Commonwealth Bank customers last night were locked out of the bank’s digital services after its internet and mobile banking platforms crashed, an event with acutely unfortunate timing given CBA hoopla earlier in the day around the shiny new CommBank app 4.0.
Services were disrupted from around 4.30pm and persisted for at least four hours into the evening.
A CBA spokesperson declared the systems were returning to life at 7.30pm but access to the internet service was not reliably restored until around 9pm.
The bank did not verify customer reports on social media that the bank’s Eftpos channel and its card-based payments had also been affected by the outage.
Commonwealth Bank will be hoping the improved features of the latest app - which leads retail transaction banking further in the direction of personal financial management - will overcome some of last night’s customer frustration.
CommBank app 4.0 includes a full suite of budgeting and goal-setting tools, a wider range of alerts and prompts, and payment management tools.
The bank will use the app to “guide” customers to the appropriate product, such as a low-rate credit card for customers with a revolving balance.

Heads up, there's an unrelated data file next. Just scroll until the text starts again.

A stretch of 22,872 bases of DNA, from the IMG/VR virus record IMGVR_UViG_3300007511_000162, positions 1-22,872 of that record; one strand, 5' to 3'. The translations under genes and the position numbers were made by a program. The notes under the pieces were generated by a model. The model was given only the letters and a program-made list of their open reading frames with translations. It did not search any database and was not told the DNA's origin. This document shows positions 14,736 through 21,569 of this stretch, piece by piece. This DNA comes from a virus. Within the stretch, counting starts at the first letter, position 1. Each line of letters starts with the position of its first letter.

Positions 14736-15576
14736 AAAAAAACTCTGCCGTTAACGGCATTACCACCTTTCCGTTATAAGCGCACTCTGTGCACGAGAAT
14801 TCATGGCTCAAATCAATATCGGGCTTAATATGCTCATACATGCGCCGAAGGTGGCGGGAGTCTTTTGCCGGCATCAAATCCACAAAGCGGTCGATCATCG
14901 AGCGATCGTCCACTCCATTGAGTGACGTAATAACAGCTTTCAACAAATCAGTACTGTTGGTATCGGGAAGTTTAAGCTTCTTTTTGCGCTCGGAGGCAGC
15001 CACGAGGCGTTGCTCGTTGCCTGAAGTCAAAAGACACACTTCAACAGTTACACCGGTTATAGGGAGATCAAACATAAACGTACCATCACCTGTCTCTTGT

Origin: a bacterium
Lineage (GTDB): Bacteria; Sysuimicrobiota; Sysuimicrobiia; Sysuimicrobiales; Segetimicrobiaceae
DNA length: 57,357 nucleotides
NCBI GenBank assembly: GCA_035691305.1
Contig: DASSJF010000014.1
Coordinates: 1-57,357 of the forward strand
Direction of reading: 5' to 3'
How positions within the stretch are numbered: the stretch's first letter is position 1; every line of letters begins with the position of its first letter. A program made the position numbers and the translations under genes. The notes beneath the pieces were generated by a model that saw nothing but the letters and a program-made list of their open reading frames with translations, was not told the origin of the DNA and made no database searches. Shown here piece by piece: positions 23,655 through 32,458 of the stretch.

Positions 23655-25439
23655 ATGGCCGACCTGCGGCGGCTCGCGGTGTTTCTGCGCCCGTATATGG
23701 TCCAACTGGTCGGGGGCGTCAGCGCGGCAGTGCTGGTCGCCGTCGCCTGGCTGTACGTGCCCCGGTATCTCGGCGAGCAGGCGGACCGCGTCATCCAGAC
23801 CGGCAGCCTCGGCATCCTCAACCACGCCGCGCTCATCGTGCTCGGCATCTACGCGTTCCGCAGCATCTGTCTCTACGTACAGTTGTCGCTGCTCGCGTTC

One tool allows customers to “explore rebates”, such as rebates on government charges and utility bills.
Upgraded security settings include customer-driven payment limits and location-based security, which allows the customer to block transactions outside a designated area.
The bank worked with a team at Harvard University to “gamify” the tools and make them more visual.
“This is a move away from transaction banking to smart banking,” said CBA group executive of retail banking services Angus Sullivan.
CBA has seven million digital banking customers – 5.6 million of them using the app. More than 2.5 million customers have used the digital wallet for Apple Pay, Android Pay or Google Pay.
CBA chief analytics officer Andrew McMullan said the net promoter score for customers who get alerts through the app is much higher than for those who don’t.
McMullan said his team was using machine learning capability to refine its messaging to customers and be more responsive to the message that customers do and don’t want.
What they may well want is closer to 100 per cent uptime and compensation for events such as last night.
The reliability of CBA’s electronic banking channels has deteriorated in the last 12 months.
According to the Down Detector website(www.downdetector.com.au) there have been 17 service outages at CBA since the start of July last year, including one which last for several days.
However, the frequency of outages at National Australia Bank was more severe. NAB had 27 outages, according to Down Detector archived records.